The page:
I also suggest that you give your student fun opportunities to practice his organizational skills. Encourage him to create a new playlist on his iPod, coach a fantasy sports team on Sports Illustrated for Kids, or play a video or computer game that emphasizes organizational skills (see LearningWorks for Kids for suggestions and reviews). The categorization, memorization, and time management abilities he develops through these fun activities will serve him well both in and out of school.
What software can help students keep track of deadlines and organize their work to send it in on time?
Keeping track of multiple assignments can be a challenge for many middle and high school students. As students enter the higher grades, having a different teacher for each class can make staying on top of assignments and quizzes difficult. For some students with learning disabilities, difficulties with organization and task management can make keeping track of work even more challenging. It might be helpful to do some reading on organizational strategies for your child so you can get an idea of some of the different ways of building organization and study skills.
There are also a number of tools (both high tech and low tech) that can help your son stay organized. One of the simplest and most frequently used tools is a basic day planner. One benefit to using an assignment book or planner is that it is inexpensive and easy to use. However, this does require that your son either consistently writes down his assignments, or that he ask his teachers to check his planner each day to ensure that he has everything down properly.
An alternative to using a planner or assignment book is to use a web-based calendar or to-do list. Google Calendar is one option. It is simple and free to use; users can share calendars and get email reminders before events or tasks. Again, your son would have to reliably enter information into his calendar, but he may find the use of technology more engaging than a pencil and paper planner. Because Google Calendar enables you to share calendars, this could also be a great way for parents to keep an eye on approaching deadlines.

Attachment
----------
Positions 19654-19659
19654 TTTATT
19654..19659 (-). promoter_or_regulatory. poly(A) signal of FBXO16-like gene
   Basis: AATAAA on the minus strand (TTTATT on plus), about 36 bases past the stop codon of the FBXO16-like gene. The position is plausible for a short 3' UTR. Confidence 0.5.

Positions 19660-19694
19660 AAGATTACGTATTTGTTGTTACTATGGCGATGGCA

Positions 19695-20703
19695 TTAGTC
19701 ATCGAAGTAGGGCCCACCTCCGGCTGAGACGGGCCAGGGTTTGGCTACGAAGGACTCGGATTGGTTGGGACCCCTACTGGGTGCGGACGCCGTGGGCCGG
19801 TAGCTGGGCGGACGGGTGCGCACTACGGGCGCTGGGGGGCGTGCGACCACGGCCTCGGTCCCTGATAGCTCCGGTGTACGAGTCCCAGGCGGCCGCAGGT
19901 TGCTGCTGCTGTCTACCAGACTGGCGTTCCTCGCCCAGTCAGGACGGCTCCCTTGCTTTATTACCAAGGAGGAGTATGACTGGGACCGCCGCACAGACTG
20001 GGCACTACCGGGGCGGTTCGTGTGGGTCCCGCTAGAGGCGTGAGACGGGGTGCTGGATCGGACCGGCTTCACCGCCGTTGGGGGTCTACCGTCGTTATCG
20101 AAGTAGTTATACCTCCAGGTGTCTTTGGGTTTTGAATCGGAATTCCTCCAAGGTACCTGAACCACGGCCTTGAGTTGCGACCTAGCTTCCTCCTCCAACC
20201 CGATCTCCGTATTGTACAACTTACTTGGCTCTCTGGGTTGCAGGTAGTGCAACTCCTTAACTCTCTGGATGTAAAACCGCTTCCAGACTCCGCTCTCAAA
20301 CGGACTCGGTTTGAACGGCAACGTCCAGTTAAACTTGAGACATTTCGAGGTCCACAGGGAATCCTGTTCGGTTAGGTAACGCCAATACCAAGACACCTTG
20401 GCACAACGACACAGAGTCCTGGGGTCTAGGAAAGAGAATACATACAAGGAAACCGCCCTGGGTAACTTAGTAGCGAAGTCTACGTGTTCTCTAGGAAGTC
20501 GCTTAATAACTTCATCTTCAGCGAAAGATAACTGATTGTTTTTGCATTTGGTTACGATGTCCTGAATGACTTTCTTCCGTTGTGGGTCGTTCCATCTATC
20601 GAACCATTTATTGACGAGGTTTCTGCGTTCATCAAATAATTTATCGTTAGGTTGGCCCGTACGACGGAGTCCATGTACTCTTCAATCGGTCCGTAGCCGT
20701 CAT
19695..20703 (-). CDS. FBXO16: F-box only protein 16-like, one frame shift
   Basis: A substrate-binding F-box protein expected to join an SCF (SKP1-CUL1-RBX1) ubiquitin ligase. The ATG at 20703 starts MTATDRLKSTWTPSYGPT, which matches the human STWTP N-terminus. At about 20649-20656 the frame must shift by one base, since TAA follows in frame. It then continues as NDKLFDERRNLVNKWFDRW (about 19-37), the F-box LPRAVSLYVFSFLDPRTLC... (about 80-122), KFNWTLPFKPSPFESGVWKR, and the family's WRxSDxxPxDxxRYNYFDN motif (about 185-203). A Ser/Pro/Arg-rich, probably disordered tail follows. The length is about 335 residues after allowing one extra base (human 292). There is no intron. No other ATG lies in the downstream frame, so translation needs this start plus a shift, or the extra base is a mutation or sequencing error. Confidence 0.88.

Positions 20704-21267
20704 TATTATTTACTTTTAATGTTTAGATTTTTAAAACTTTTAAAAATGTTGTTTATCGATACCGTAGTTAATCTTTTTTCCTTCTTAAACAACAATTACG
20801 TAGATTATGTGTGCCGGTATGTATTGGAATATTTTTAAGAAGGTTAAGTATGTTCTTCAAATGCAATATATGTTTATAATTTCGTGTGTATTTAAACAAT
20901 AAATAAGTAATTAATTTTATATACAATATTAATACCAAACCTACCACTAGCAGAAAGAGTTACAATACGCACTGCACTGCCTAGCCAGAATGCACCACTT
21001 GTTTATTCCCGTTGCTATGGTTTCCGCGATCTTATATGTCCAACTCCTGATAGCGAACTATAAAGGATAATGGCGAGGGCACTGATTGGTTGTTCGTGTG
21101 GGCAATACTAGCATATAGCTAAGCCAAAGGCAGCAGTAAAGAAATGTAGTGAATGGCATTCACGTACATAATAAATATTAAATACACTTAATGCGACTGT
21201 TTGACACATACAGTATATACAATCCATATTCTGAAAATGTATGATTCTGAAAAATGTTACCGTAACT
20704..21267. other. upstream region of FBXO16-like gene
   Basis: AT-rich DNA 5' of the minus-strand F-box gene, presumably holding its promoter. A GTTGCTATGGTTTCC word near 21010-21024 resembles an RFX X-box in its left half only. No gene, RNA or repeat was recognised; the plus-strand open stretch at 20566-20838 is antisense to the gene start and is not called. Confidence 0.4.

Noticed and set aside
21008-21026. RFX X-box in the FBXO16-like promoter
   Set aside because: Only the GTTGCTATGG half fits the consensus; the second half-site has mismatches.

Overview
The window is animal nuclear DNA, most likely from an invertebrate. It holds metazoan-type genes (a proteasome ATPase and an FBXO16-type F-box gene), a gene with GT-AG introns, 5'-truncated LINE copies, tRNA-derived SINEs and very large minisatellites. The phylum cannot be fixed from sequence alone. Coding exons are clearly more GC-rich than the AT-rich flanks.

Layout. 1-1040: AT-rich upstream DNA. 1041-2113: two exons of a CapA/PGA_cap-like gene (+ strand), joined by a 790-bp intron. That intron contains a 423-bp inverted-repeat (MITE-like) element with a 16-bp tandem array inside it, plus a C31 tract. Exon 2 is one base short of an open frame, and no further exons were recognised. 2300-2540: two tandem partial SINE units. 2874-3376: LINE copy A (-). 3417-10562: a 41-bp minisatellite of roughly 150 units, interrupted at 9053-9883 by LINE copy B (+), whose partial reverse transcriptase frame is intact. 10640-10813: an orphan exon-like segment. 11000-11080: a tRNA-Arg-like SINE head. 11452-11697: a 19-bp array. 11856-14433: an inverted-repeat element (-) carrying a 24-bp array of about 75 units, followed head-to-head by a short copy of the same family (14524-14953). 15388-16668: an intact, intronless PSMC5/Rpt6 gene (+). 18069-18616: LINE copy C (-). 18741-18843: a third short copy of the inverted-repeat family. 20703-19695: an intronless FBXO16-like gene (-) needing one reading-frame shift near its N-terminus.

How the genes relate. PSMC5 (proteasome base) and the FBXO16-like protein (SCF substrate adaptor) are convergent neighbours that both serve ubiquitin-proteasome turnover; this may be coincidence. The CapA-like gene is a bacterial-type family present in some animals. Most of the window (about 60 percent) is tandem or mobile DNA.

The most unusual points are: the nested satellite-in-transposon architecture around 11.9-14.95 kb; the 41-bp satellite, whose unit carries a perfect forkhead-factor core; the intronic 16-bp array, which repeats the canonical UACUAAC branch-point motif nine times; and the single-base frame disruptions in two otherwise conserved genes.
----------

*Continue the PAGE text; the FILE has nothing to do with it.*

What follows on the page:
Another popular program for reminders, to-do lists and project planning is Remember the Milk. Remember the Milk is a free task tracking and organizational program; users can receive reminders via email, instant message, and text message. Adding tasks can be done online or via email (even sent from your phone). Remember the Milk interfaces with both iCal (Apple) and Google Calendar, so you can add tasks to your personal calendar as well.
If students have a web-enabled cell phone, they can even access their lists that way. Like an online calendar, your son would have to be sure that he enters his assignments. However, young adults are active users of text and instant message, so they may find these features motivating. As with Google Calendar, you can share to-do lists with others, so as a parent you can check your son's assignments for the week.
Finally, many teachers are starting to use online calendars and assignment tracking for their students. Some teachers use more feature-rich programs that allow students to upload assignments directly, rather than printing them out and handing them in the next day. Others may use a simple online calendar for assignments and quizzes. It might be worthwhile talking to your son's teachers to see if they are using a program like this. If they aren't, you may ask them if they'd consider it, both as a way to help your son stay more organized, and as a way to help other students and their parents keep track of important assignments.
There are a variety of different programs, many of them free. They range from programs that track grades, attendance, test scores, assignments and lessons such as TeacherEase, SmartGrading, or Engrade, to programs that are a classroom calendar only, such as Assign-a-Day. Many schools are using these types of programs system-wide, so you may also want to talk to administrators and see if this is something they're considering.